The focus for much of the week in Victoria was the teachers’ dispute, although the government didn’t start to debate the bill which would end the dispute until Thursday afternoon.
Bill 22, or the Education Improvement Act, is a heavy handed piece of legislation. It will result in increasing class size, weakens protection for special needs students, and undermines free collective bargaining. I’ve had many calls and letters from teachers who are extremely concerned about the impact of the Bill on their ability to carry out their work, and particularly what will happen to their students.
What concerns me is that it is yet another attempt by the BC Liberals to play politics with the classroom. In 2002, when the current Premier was the Education Minister, she took away local control over class size and composition; that decision was last year ruled to be illegal. What is being offered now will do nothing to rectify the problems created. The new bill will allow an indefinite number of special needs students in a classroom. While the Education Minister says that means special needs students won’t be discriminated against, it is not in fact, good for those students to be in large classes without supports. What is needed are enough teachers, and teachers assistants, to ensure all students benefit from being in class.
We fundamentally believe in a well funded, strong, public education system. It is the great equaliser in our society; a good education should be a right for every child. I will be defending that and will be speaking in opposition to the Bill when I have the chance next week.The end of the week was also marked with another shocking report by the Representative for Children and Youth. Honouring Kaitlynne, Max and Cordon examines the circumstances surrounding the killing of three children by their father, Allan Schoenborn. It reveals a sad picture of a government in disarray, and where a family fell through the cracks. Recommendations for change in other reports have been ignored, social workers were overworked and what should be a protective system fell apart.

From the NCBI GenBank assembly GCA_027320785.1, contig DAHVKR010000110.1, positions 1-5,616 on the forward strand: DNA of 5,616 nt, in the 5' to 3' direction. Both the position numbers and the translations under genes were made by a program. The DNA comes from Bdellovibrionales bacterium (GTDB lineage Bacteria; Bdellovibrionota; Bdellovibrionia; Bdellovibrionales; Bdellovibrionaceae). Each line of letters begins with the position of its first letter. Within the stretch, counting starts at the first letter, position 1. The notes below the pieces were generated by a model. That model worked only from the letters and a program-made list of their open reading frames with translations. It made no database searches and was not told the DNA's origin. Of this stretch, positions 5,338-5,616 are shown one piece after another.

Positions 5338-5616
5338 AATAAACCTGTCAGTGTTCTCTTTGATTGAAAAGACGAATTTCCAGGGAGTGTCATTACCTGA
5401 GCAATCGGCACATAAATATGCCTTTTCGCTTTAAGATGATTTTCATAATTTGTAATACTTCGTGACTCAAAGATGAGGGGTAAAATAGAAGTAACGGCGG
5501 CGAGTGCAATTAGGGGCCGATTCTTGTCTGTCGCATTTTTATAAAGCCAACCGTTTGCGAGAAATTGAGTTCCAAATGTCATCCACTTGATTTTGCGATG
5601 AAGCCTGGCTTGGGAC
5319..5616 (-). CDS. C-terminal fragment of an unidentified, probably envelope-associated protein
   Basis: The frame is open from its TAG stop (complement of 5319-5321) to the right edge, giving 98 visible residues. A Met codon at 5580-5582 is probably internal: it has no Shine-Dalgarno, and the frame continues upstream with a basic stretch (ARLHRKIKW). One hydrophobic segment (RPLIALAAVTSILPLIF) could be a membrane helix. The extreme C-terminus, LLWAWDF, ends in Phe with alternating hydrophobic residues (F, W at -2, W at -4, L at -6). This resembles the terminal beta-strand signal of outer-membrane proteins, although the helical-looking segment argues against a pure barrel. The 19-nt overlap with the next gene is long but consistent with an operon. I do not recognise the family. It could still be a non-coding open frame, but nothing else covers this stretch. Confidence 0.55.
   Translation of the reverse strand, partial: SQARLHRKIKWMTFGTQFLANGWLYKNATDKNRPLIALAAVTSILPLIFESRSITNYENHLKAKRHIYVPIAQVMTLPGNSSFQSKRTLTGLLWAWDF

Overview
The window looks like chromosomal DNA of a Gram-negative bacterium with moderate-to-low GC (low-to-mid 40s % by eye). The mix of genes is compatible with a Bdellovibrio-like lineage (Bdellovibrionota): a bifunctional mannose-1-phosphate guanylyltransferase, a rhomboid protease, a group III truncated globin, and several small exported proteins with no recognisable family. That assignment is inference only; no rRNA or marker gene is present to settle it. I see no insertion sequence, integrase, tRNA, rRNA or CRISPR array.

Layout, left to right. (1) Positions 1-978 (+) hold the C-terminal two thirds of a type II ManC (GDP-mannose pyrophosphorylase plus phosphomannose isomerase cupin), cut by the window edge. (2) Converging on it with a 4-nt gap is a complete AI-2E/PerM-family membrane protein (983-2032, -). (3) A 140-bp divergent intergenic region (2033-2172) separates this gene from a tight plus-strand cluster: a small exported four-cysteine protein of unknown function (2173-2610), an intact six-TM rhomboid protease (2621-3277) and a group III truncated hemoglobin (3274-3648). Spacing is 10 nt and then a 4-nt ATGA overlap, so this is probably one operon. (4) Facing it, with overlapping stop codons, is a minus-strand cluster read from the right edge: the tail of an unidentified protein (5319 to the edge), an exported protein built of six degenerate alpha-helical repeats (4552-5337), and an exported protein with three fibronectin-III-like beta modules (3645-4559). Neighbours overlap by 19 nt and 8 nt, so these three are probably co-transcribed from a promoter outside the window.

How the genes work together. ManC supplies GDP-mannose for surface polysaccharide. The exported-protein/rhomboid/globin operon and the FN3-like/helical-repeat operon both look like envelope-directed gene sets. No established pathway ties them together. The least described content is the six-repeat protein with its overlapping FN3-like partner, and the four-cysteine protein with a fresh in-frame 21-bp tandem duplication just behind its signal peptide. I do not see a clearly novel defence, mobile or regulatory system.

The government reacted quickly, saying it would put together a domestic violence unit. However I asked in question period where the money for this very necessary unit would come from, given there was not any extra funding for any part of the Ministry of Children and Families in last week’s budget.
I also raised in question period concerns about the frightening number of children and youth who are homeless
. The latest Metro Vancouver figures show that among the people on the streets of Vancouver include many younger than 12 and five who are babies. It is a shocking statistic and something we should all resolve to combat. We have committed to a province-wide poverty reduction plan, to try to fix some of the many problems which this government has created over the last 11 years.
Earlier in the week we challenged the government on its sell off of crown assets, in their desperate attempt to balance the budget. The Finance Minister has given a specific dollar value to the properties and lands being sold as $706m. However, he and his cabinet colleagues refused time and again to say which of our property and land was on the market.We also debated a motion about access to DriveABLE, the government program which assesses seniors’ abilities to continue to drive. I, and many of my rural colleagues, have heard from many constituents about the geographical accessibility of the tests as well as the appropriateness of the test. In rural areas the loss of a driver’s license is a problem for many seniors who do not have any other means of transport. I am hoping to have a public meeting about DriveABLE in the constituency in the coming weeks.
I am back in the constituency this weekend, with meetings in Campbell River on Friday; Saturday I’ll be joining women at early International Women’s Day celebrations.
I can always be reached by email at firstname.lastname@example.org, by phone at 1 250 287 5100 in Campbell River, 1 250 949 9473 in Port Hardy, or 1 866 387 5100 toll free; or you can friend me on Facebook or follow me on Twitter @clairetrevena.